Verizon drops 307,000 wireless customers
Verizon, the once-unstoppable cellphone leader in the U.S., lost key wireless customers for the first time, even as it brought back unlimited data plans to counter smaller rivals.
In the first three months of the year, Verizon lost 307,000 wireless subscribers who are billed each month, the more lucrative kind of wireless customer. MoffettNathanson Research says it's the first-ever lost in that category, which covers phones, tablets, smartwatches and other connections. For cellphones alone, Verizon lost 289,000 customers. Verizon said it would have lost even more customers if it hadn't launched the unlimited plan.
Total wireless revenue fell 5 percent to $20.9 billion, because of fewer customers and less money coming from the fees Verizon charges when customers go over their data limits. Unlimited plans don't have those fees.
Growth in the wireless subscribers has slowed down now that most Americans have a cellphone. Instead, companies have been poaching customers from each other with lower prices and offers to pay people to switch.
Last year, T-Mobile gained 3.3 million of the lucrative phone customers — "post-paid" in industry jargon — while Sprint gained 910,000, according to MoffettNathanson. Much of that came at the expense of AT&T, which lost 1.2 million last year. Verizon gained 209,000, but that was smaller than 1.1 million gained in 2015.
Verizon has had quarterly losses in post-paid phone customers before, but not when other wireless connections are included.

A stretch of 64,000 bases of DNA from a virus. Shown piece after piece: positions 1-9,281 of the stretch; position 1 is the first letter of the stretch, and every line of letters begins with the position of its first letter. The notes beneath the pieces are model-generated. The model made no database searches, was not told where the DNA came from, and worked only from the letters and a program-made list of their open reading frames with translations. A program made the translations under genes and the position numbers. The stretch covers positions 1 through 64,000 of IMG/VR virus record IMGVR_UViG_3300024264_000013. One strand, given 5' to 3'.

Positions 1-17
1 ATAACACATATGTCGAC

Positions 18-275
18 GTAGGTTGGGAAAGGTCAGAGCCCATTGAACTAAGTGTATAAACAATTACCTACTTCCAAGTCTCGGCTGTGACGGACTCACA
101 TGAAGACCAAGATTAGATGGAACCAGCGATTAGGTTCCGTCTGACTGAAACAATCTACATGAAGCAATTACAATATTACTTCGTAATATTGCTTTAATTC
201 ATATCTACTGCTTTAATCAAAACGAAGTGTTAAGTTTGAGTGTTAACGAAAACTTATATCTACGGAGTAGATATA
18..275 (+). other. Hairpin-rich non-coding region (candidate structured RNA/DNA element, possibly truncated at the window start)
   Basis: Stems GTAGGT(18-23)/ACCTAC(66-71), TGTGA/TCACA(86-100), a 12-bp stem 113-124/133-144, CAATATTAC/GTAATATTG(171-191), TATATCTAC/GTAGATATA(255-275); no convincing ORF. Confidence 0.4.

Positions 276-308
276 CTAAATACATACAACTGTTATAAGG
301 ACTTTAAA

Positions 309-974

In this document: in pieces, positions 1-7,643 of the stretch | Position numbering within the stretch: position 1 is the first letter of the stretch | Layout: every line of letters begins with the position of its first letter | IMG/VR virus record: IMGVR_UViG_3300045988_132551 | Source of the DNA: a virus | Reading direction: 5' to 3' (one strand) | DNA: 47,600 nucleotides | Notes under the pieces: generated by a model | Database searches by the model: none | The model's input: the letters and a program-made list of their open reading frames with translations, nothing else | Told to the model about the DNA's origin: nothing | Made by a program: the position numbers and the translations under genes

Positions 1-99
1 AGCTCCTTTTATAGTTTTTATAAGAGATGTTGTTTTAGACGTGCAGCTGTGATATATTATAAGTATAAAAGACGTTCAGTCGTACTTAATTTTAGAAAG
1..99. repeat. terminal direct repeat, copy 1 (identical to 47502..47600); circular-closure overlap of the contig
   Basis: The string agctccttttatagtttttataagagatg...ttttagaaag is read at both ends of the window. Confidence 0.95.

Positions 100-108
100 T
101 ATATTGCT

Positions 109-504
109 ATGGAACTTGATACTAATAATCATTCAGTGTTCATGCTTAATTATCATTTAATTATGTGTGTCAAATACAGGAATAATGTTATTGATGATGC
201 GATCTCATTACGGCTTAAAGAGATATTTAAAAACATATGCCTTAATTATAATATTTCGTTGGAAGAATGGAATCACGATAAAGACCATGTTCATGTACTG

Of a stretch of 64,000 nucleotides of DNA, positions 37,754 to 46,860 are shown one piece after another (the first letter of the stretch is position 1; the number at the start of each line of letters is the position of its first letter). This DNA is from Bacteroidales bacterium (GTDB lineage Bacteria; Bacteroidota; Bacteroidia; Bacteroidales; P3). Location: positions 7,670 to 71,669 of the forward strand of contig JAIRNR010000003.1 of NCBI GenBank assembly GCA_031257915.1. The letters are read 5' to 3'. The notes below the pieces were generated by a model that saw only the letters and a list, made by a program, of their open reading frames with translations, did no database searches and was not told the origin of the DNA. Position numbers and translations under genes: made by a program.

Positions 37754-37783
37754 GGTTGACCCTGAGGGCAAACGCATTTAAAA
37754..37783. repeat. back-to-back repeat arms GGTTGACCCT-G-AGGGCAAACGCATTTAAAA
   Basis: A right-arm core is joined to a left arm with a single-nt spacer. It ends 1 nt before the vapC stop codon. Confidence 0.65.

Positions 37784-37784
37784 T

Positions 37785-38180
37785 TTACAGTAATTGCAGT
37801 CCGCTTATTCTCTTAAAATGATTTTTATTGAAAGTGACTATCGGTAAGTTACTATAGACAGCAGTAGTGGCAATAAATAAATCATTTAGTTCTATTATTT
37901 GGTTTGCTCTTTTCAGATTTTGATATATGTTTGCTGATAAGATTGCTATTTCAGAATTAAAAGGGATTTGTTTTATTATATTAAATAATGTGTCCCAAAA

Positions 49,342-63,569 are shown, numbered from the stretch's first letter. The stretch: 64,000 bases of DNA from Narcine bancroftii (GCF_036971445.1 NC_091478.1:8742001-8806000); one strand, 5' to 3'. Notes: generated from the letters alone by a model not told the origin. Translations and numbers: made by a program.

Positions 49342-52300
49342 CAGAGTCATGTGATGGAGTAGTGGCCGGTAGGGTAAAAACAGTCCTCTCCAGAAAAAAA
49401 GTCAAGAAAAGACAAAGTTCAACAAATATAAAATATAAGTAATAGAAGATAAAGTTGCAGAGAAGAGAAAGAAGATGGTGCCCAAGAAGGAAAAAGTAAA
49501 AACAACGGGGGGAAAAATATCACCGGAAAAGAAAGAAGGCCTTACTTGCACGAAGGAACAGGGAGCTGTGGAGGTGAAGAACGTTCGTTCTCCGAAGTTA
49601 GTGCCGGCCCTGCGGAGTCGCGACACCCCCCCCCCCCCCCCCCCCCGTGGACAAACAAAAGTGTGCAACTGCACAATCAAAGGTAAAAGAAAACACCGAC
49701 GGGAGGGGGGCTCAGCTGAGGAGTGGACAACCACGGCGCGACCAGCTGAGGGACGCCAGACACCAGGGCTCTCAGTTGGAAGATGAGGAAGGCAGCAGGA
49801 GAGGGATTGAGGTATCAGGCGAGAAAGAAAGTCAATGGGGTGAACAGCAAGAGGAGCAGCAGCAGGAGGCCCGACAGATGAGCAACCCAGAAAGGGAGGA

Visa profits decline after Europe merger
Payment processing giant Visa said its profit dropped 75 percent in the fiscal second quarter from a year ago, largely due to the costs of integrating its recently acquired Visa Europe into the larger company.
The San Francisco-based company said Thursday it earned $430 million, down from $1.7 billion in the same period a year earlier. On a per-share basis, Visa earned 18 cents a share versus 71 cents a share a year ago.
Visa had two significant one-time charges on its books related to the legal organization of the company to include Visa Europe, which Visa Inc. purchased last year. Excluding those one-time items, Visa had an adjusted profit $2.1 billion, or 86 cents per share, which beat analysts' expectations.
Visa processed $1.73 trillion on its credit and debit card network in the quarter, up 37 percent from a year earlier, but that increase includes the processing business of Visa Europe as well.